Sign up for tax alert emails    GTNU homepage    Tax newsroom    Email document    Print document    Download document

March 7, 2019

Hong Kong passes new legislation to grant profits tax exemption to all privately-offered funds

Executive summary

Hong Kong’s Legislative Council passed, on 20 February 2019, the bill (the Bill) for new legislation (the New Law) to grant the profits tax exemption to all privately-offered funds. The New Law will be effective for transactions occurring on or after 1 April 2019.

The Bill retains the original form without any amendment.1

In addition, the Hong Kong Government clarified certain provisions of the New Law during the legislative process.

Detailed discussion


Under the New Law, regardless of residence, all privately-offered funds in the form of collective investment funds will be exempt from profits tax in Hong Kong on their usual investment and securities trading income, provided that the transactions are carried out by a specified person, or the fund itself is a qualifying fund.

A fund or a special purpose entity (SPE) will be exempt from tax on its profits arising from sale of private company shares (irrespective of the country of its incorporation) subject to satisfying certain additional conditions.

The New Law does not include any tainting provisions; accordingly, disqualifying transactions do not make nontaxable profits of a fund or an SPE subject to tax.

The current tax exemption regime for the non-fund entities will remain unchanged.

Clarification by the Government

A bona fide fund may only have one investor at a certain point of time

Under the New Law, one of the necessary conditions for qualifying as a “fund” is that the arrangement involved must pool the contributions of persons (participating persons) participating in the arrangement.

However, the Government has clarified that the term “participating persons” would not necessarily prevent a bona fide fund from enjoying the tax exemption, even though it only has one investor at a certain point in time (e.g., at the initial stage of launching a fund).

No relaxation of what an SPE can perform

The New Law limits the scope of activities of an SPE to holding and administering investee private companies, which prompted requests that the Government relax the scope of activities.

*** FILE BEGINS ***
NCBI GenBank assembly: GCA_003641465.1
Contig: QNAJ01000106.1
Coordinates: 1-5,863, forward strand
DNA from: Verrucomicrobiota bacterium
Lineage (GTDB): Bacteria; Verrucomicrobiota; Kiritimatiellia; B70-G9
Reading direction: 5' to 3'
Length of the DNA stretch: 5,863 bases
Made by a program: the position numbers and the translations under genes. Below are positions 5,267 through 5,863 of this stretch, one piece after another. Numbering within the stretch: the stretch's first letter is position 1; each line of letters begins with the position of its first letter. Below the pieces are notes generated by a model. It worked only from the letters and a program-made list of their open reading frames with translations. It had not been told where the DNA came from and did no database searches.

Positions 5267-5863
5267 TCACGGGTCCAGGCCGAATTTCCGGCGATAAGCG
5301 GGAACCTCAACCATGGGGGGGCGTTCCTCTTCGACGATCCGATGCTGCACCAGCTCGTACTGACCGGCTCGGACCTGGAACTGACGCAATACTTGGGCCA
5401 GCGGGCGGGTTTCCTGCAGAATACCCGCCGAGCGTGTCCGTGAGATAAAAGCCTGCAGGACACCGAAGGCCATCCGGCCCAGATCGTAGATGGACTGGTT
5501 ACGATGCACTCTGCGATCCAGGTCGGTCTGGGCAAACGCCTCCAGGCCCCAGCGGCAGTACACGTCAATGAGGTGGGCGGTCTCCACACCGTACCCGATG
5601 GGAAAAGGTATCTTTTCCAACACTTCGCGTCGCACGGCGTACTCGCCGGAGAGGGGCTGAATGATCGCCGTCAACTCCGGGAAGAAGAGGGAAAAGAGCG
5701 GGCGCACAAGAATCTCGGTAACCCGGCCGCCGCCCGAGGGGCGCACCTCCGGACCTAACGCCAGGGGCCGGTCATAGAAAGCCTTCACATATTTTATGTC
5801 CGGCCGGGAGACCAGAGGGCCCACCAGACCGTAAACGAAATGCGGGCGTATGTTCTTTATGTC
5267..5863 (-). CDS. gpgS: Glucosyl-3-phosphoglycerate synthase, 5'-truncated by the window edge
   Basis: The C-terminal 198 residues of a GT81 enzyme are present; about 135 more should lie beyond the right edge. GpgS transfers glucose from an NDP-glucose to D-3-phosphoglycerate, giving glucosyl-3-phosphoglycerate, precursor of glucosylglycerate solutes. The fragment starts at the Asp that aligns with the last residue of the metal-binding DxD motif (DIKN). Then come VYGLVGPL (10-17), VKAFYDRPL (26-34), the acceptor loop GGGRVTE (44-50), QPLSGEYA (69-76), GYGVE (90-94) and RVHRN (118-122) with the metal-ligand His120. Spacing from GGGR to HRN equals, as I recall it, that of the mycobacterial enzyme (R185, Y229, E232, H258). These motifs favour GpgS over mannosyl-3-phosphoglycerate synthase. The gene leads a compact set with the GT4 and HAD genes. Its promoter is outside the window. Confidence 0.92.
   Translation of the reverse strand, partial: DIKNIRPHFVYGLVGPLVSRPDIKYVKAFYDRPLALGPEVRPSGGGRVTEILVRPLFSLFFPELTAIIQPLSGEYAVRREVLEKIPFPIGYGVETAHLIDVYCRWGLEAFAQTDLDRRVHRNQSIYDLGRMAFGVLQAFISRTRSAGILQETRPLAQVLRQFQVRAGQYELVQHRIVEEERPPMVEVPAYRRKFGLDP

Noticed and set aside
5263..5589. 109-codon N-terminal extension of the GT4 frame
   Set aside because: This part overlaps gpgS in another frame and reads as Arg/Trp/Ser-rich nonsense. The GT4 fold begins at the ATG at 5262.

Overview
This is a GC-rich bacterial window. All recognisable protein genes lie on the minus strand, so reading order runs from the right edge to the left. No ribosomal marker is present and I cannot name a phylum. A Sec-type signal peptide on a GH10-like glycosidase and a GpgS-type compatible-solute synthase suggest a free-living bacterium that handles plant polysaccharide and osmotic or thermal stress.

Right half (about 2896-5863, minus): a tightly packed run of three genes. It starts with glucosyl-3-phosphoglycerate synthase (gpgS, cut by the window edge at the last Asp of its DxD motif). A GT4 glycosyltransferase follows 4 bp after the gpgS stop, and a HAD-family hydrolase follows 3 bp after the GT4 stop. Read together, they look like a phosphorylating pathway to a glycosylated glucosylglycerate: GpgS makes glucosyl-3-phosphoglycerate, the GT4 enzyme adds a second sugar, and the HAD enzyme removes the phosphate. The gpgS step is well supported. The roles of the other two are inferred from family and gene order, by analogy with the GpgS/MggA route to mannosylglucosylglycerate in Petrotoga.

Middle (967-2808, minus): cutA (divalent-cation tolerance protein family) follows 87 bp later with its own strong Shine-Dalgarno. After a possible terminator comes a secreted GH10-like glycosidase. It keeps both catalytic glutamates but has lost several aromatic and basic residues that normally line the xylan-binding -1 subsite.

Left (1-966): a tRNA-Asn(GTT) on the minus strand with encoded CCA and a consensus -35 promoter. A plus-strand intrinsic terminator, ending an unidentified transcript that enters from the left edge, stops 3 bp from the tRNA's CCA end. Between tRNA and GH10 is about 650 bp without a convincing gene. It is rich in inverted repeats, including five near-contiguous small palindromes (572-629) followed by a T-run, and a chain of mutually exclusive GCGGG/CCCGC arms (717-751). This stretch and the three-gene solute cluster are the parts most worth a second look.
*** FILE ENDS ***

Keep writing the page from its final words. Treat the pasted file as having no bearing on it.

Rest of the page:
However, the Government rejected the requests and maintained its view that an SPE should be established solely for the purpose of holding and administering investee private companies.

The term “met in good faith”

The New Law taxes profits derived from the disposal of private companies unless specified conditions are met by a fund or an SPE “in good faith.” However, the term “in good faith” is not defined in the New Law.

The Government expressed that the Inland Revenue Department will take into consideration all relevant factors in determining whether a fund or an SPE is acting in good faith.

“Holding of debt securities to earn interest” is not a qualifying transaction

Under the New Law, qualifying transactions do not include “the holding of debentures, loan stocks, bonds or notes to earn interest income.”

Requests were made that the Government include these activities as qualifying transactions; however, the requests were not accepted.


1. See EY Global Tax Alert, Hong Kong proposes to remove ring-fencing features of current exemption regime for privately-offered funds, dated 18 December 2018.

For additional information with respect to this Alert, please contact the following:

Ernst & Young Tax Services Limited, Hong Kong
  • David Chan |
  • Paul Ho, Financial Services |
Ernst & Young LLP, Hong Kong Tax Desk, New York
  • Rex Lo |
Ernst & Young LLP, Asia Pacific Business Group, New York
  • Chris Finnerty |
  • Kaz Parsch |
  • Bee-Khun Yap |



The information contained herein is general in nature and is not intended, and should not be construed, as legal, accounting or tax advice or opinion provided by Ernst & Young LLP to the reader. The reader also is cautioned that this material may not be applicable to, or suitable for, the reader's specific circumstances or needs, and may require consideration of non-tax and other tax factors if any action is to be contemplated. The reader should contact his or her Ernst & Young LLP or other tax professional prior to taking any action based upon this information. Ernst & Young LLP assumes no obligation to inform the reader of any changes in tax laws or other factors that could affect the information contained herein.


Copyright © 2023, Ernst & Young LLP.


All rights reserved. No part of this document may be reproduced, retransmitted or otherwise redistributed in any form or by any means, electronic or mechanical, including by photocopying, facsimile transmission, recording, rekeying, or using any information storage and retrieval system, without written permission from Ernst & Young LLP.


Any U.S. tax advice contained herein was not intended or written to be used, and cannot be used, by the recipient for the purpose of avoiding penalties that may be imposed under the Internal Revenue Code or applicable state or local tax law provisions.


"EY" refers to the global organisation, and may refer to one or more, of the member firms of Ernst & Young Global Limited, each of which is a separate legal entity. Ernst & Young Global Limited, a UK company limited by guarantee, does not provide services to clients.


Privacy  |  Cookies  |  BCR  |  Legal  |  Global Code of Conduct